Doctor Who: The Crawling Terror - Mike Tucker

I received a free copy of this book from the publisher via Netgalley in exchange for an honest review, thank you!


Publication Date: September 9th 2014


I anticipation of the new Doctor Who series (where we'll finally get to know the new Doctor) I'm reading/reviewing a few of the new Doctor Who Books. If you want to catch up, you can read my reviews for Touched by an Angel (Weeping Angels) and The Engines of War ("Ex-ter-mi-nate!"), featuring my two favourite Doctor who monsters. 


The Crawling Terror is a new kind of book for me on a number of levels, for it is the first Doctor who novel I've read that featured either Clara (I don't like her), the 12th Doctor, or adversaries that are not already iconic, like the Daleks for example.


Do you like insects? And spiders? Then you're just going to love this story, as some massive insects and spiders feature in it. Giant spiders are nothing new of course (think for example Harry Potter, or Middle Earth) but they never fail to freak people out. I, myself was scared by the thought of giant mosquitoes, as I always try to stay away from even the little ones.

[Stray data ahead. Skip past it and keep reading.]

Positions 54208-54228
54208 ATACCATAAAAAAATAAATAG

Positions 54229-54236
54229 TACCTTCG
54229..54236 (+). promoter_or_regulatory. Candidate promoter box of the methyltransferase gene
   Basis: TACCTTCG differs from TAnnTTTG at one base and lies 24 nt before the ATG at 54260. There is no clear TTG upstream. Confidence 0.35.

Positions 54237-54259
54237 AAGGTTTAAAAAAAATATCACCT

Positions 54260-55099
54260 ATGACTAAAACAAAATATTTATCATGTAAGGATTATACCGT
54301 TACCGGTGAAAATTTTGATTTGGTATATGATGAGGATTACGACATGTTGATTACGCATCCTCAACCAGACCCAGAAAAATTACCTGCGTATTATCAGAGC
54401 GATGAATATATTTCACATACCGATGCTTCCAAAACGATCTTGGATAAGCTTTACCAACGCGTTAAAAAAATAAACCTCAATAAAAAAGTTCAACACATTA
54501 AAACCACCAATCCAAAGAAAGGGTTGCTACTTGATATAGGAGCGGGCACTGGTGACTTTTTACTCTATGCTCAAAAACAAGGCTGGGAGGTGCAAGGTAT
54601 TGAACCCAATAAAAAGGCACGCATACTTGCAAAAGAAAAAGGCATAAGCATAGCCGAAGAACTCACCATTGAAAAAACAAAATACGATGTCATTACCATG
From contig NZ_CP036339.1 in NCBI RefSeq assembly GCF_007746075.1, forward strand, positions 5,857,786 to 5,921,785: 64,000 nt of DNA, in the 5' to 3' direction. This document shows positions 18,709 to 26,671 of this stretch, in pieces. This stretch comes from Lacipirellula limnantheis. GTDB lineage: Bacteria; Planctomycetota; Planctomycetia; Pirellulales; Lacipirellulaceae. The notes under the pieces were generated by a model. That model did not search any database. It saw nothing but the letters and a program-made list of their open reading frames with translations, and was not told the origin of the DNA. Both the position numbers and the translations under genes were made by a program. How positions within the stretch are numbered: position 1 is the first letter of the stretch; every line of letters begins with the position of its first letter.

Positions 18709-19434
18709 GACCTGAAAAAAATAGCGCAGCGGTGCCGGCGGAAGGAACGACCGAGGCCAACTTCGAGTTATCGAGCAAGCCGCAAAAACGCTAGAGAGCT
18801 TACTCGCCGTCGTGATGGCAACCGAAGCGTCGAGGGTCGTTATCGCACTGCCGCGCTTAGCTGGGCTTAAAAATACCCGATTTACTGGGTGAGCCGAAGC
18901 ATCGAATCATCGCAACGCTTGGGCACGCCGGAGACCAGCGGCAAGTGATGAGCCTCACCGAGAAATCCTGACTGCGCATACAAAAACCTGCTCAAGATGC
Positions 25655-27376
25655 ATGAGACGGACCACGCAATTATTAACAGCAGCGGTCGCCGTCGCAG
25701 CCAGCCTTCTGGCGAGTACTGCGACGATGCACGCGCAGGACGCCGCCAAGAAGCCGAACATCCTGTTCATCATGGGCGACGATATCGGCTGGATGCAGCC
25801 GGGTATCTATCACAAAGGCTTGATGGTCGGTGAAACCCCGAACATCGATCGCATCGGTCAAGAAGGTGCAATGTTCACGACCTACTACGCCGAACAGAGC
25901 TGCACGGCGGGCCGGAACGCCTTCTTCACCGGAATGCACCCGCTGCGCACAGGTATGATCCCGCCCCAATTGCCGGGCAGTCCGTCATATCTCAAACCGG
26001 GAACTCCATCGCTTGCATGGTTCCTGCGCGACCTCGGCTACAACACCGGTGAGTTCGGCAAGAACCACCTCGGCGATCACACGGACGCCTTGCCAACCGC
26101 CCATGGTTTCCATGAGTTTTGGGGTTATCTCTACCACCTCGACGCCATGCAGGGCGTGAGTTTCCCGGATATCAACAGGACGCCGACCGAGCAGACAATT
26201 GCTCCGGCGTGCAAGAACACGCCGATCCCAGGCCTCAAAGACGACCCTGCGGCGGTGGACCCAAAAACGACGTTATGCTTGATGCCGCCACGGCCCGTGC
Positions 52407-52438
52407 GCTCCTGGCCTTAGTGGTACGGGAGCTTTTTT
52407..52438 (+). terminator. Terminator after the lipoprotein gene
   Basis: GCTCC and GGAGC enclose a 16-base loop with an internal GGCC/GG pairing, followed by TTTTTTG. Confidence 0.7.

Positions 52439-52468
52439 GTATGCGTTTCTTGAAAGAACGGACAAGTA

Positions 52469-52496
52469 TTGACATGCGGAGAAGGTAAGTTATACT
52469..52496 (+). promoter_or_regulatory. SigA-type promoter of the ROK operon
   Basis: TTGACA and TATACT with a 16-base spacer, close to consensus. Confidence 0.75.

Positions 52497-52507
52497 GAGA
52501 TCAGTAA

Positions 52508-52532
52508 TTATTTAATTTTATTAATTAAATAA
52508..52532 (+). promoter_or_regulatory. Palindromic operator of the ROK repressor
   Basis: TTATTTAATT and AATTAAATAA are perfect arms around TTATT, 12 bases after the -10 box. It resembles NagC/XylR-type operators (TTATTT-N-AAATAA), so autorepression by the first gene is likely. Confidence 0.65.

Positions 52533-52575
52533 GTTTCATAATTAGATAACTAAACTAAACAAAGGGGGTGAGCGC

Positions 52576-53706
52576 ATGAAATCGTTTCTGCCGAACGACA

The TARDIS brings Clara and the new Doctor to a little village in England, under attack by said insects and arachnids. It looks like the local science park might be responsible, but just what has it all to do with an alien species and a military experiment completely gone wrong?


The story started quite creepy actually, something I don't always experience in Doctor Who. There was a rising tension as the villagers tried to run from the attack. The second half or so of the story is more bizarre as everything (well, almost everything, but no Daleks) gets thrown into the plot, like Nazis, time travel and aliens. What's a good story without them?


It didn't always feel like this was a different Doctor during the novel. This is most likely due to the fact we've only seen so few of him, that I wouldn't know how to describe him except that he's older than the last few Doctors. I'm sure this will all be solved after the new series starts. I still don't like Clara, but that's not the fault of the book.


Overall, it was an enjoyable read, but perhaps a bit too bizarre for me at times. It still read as an episode from the series, which I think is precisely what one wants when reading these books. For my little Doctor Who project I've got two more books that will be read in the coming week(s): The Blood Cell and Silhouette.